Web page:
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The Debatable Land: The Lost World Between Scotland and England

– tekijä: Graham Robb

JäseniäKirja-arvostelujaSuosituimmuussijaKeskimääräinen arvioMaininnat
1358156,680 (3.55)18
Explores the history of the Debatable Land, the former buffer between Scotland and England and once upon a time the bloodiest region in the country.
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    The steel bonnets (tekijä: George MacDonald Fraser) (Anonyymi käyttäjä)

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Näyttää 1-5 (yhteensä 8) (seuraava | näytä kaikki)
The Debatable Land makes up part of the border between Scotland and England. At just 13 miles long and 8 miles wide, the territory was initially a sort of no-man’s-land between the two countries, and uninhabited. But from the 13th to 16th centuries, the land was occupied by reivers, clans that seized claim to land, stole cattle and killed anyone who got in their way. Historian Graham Robb traces the development of the Debatable Land and its people, from its earliest days to the present. He examines how people once identified more with a clan than a nationality, despite borders that partitioned the land between the two countries. Even today, the nature of the landscape maintains the Debatable Land’s insular culture.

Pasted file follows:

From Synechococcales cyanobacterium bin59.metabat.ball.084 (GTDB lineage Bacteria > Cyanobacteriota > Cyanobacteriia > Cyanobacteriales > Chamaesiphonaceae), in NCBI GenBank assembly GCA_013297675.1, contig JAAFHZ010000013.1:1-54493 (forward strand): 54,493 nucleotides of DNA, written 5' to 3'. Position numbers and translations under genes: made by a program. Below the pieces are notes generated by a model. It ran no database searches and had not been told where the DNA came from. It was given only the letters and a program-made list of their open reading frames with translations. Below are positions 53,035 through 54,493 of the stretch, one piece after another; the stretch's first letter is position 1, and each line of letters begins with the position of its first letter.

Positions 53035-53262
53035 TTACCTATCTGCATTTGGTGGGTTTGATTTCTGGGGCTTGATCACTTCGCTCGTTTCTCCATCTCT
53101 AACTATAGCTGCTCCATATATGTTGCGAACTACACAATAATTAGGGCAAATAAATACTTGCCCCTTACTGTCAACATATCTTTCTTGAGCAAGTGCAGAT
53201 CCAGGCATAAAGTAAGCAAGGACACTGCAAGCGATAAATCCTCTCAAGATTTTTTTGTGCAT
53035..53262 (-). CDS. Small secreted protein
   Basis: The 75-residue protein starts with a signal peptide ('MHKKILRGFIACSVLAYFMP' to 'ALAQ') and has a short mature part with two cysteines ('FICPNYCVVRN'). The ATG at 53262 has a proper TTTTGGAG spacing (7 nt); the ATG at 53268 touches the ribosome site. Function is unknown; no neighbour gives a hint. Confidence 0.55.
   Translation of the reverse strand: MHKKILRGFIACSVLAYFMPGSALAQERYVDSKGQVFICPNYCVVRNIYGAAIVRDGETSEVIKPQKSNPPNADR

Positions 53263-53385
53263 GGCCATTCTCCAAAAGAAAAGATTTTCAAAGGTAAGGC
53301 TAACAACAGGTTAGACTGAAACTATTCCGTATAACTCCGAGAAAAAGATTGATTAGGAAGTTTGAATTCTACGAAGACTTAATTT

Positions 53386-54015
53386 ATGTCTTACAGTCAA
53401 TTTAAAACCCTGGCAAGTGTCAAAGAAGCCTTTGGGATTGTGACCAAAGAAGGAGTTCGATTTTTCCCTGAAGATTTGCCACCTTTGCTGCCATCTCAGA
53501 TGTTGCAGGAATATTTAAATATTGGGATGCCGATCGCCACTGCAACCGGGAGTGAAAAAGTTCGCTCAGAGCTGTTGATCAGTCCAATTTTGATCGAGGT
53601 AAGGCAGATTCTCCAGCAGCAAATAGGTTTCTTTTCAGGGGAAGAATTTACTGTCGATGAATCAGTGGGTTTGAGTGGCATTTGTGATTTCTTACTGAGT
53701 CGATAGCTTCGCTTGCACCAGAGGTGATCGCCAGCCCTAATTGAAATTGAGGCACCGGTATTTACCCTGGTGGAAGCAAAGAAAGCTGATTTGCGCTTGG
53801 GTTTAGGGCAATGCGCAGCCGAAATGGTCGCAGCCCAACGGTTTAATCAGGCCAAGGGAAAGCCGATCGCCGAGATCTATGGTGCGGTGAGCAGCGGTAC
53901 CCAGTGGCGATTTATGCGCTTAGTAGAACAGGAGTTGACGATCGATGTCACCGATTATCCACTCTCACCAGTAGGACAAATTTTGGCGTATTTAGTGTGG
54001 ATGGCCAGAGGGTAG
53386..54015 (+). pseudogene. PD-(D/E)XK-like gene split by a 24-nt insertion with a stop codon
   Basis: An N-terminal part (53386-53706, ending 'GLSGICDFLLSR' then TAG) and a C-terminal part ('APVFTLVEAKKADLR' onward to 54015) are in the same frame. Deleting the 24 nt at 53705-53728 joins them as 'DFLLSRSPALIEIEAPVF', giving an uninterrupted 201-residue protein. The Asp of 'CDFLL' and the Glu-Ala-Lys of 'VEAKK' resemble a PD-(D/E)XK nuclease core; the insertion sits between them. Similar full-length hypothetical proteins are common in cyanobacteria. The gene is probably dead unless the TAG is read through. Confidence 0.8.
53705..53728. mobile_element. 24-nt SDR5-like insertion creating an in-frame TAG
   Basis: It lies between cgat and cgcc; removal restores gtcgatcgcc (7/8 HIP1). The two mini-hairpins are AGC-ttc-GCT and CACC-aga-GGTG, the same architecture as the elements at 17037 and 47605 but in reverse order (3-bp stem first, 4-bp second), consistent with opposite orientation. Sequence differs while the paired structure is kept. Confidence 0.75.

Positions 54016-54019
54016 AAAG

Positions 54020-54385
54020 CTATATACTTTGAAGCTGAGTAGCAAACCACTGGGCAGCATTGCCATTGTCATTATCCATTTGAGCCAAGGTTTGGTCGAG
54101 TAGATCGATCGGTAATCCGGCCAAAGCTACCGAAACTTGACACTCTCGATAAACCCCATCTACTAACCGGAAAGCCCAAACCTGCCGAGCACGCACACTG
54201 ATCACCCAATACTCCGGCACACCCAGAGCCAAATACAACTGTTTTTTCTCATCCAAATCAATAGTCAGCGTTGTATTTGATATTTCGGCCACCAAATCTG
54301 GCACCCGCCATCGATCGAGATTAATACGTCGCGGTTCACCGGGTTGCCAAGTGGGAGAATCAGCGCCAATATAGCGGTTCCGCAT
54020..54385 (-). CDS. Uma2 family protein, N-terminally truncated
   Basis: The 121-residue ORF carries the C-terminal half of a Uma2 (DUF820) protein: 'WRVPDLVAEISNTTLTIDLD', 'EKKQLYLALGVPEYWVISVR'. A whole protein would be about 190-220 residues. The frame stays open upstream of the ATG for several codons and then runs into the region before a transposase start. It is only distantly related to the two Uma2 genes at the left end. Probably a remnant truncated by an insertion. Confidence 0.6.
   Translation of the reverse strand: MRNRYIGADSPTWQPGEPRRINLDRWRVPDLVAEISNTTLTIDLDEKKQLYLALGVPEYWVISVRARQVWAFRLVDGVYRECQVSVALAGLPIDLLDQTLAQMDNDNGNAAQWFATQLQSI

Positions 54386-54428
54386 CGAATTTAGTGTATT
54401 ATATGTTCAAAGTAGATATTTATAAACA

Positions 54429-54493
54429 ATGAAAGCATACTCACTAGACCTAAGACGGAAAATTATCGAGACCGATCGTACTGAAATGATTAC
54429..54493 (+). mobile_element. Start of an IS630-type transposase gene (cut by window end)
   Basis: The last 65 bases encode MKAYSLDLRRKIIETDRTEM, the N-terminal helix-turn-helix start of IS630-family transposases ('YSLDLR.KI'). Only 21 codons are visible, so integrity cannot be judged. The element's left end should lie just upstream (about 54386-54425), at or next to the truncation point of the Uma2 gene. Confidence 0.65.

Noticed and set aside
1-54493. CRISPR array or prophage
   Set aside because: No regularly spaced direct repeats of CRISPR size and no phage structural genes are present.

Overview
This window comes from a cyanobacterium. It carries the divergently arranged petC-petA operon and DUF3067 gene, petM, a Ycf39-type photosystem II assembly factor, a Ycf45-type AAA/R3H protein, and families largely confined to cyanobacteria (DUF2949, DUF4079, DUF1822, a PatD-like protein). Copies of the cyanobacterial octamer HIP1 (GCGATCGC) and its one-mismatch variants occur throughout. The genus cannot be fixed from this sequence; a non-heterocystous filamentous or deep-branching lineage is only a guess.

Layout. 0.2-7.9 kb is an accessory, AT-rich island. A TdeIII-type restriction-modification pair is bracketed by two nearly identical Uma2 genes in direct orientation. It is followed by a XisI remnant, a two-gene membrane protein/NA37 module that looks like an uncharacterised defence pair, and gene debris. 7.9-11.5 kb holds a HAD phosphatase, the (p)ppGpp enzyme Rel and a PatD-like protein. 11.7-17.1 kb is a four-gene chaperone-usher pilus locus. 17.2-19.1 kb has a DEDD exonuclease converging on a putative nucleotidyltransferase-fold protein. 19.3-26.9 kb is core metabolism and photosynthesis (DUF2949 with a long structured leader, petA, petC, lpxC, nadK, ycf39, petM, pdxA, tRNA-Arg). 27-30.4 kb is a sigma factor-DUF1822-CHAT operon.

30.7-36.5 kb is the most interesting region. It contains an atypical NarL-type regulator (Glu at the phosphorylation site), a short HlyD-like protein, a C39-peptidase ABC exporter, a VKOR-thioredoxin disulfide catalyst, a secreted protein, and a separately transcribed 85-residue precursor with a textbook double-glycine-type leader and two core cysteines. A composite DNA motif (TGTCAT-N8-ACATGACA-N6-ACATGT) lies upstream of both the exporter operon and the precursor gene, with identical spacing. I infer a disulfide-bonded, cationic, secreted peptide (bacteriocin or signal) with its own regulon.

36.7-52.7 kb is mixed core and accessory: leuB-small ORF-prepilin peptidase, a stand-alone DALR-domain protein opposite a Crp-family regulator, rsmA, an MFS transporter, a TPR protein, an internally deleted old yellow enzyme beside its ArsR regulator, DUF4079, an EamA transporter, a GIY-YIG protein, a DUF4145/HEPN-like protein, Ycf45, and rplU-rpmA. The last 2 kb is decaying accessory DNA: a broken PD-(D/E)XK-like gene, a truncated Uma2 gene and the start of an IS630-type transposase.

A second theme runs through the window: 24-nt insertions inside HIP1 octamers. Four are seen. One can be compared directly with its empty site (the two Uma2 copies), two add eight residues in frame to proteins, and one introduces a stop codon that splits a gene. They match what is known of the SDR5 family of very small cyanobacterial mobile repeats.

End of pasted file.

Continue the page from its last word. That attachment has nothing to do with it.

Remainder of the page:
For me, one of the most interesting aspects of the book was Robb’s use of Ptomely’s ancient maps to trace the history of the Debatable Land back to Roman times, which led to a few breakthrough findings about the development of the Debatable Land over the centuries. Then, towards the end of the book Robb discusses the 2014 Scottish independence referendum, which was defeated, and the 2016 Brexit vote, which was not, and the uncertainty cast upon the region and its people. While the Debatable Land no longer exists as a defined territory, it continues to cast a long shadow. ( )